See the first half of this article for an explainer of IPAs.

IPAs have the following properties:

- An evaluation proof has logarithmic size and can be verified in
*linear time*(roughly 40ms for a size-4096 polynomial) - There is no known efficient multi-proof generation algorithm.
- Commitments are elliptic curve points and you can linearly combine them just like KZG commitments
- There is no known way to linearly combine proofs.

Hence, we keep some properties and we lose some. In fact, we lose enough that our â€ścurrent approachâ€ť to generating, distributing and self-healing proofs is no longer possible. This post describes an alternative approach that, while somewhat more clunky, still achieves the goals.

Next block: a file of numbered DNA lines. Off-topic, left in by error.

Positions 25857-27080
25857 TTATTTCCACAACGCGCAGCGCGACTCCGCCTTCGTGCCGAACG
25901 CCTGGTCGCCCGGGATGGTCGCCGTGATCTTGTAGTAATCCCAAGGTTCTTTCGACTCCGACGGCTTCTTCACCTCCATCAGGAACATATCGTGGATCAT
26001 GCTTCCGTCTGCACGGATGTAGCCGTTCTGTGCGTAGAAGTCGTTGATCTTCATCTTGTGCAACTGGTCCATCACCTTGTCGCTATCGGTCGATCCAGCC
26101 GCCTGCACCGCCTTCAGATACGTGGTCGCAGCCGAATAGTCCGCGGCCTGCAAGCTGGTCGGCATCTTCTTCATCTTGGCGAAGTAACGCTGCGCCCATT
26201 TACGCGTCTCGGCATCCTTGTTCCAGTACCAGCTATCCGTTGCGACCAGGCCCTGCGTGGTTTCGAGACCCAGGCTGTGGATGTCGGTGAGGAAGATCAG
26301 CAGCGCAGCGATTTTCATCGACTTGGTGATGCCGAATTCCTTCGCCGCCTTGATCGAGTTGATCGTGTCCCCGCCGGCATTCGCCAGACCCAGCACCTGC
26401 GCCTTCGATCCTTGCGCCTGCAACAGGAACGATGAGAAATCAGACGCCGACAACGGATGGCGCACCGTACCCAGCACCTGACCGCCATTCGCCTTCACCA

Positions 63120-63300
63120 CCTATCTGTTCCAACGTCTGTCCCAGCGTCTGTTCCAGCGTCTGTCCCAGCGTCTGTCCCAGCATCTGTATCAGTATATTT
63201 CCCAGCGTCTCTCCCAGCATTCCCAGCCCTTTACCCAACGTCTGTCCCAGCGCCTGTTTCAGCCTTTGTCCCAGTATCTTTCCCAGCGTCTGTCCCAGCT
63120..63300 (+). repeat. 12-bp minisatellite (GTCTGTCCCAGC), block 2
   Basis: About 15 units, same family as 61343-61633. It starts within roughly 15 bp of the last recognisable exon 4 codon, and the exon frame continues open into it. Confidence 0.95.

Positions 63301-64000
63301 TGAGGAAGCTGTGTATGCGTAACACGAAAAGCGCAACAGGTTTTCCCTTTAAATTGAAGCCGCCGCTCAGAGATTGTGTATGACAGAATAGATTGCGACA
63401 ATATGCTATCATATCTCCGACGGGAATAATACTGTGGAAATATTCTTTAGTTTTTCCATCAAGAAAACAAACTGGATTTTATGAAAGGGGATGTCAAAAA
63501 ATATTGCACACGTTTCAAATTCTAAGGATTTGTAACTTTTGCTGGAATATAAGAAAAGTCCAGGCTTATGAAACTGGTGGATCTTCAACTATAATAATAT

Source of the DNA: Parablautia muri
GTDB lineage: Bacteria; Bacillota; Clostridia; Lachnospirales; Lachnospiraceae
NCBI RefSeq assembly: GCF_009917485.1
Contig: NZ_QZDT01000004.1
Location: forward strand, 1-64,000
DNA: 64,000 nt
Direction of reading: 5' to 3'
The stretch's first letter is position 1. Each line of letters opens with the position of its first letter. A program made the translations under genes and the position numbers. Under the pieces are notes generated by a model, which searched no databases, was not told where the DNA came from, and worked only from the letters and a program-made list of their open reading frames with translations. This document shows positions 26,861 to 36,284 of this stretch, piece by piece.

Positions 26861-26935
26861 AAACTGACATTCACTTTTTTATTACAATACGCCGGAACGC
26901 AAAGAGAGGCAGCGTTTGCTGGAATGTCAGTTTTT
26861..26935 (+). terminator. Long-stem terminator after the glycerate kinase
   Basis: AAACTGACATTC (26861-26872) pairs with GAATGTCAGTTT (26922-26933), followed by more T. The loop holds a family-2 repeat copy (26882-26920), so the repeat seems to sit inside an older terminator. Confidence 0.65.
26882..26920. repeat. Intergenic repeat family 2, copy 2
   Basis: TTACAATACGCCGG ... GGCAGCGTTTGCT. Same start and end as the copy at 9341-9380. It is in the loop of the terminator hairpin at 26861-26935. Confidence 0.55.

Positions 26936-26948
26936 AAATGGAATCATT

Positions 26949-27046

### An alternative approach

First, instead of generating 2N independent proofs for a deg < N polynomial, we generate a *proof tree*. This looks as follows:

We interpret the data in evaluation form, treating it as a vector: [x_0, x_1 ... x_{2N-1}], where the polynomial P = \sum_i x_i L_i (where L_i is the deg < 2N polynomial that equals 1 at coordinate i and 0 at the other coordinates in the set).

Each node in the tree is a commitment to that portion of the data, along with a proof that that commitment actually â€śstays within boundsâ€ť. For example, the \frac{N}{2} ... N-1 node would contain a commitment C_{[\frac{N}{2}, N-1]} = x_{\frac{N}{2}}L_{\frac{N}{2}} + x_{\frac{N}{2} + 1}L_{\frac{N}{2} + 1} + ... + x_{N-1}L_{N-1}. There would be an IPA proof that C_{[\frac{N}{2}, N-1]} actually is a linear combination of those points and no other points.

We generate *two trees*, the first for [x_0 ... x_{N-1}] and the second for [x_N ... x_{2N-1}], and the â€śfullâ€ť commitment to a piece of data consists of C_{[0,N-1]} and C_{[N,2N-1]}.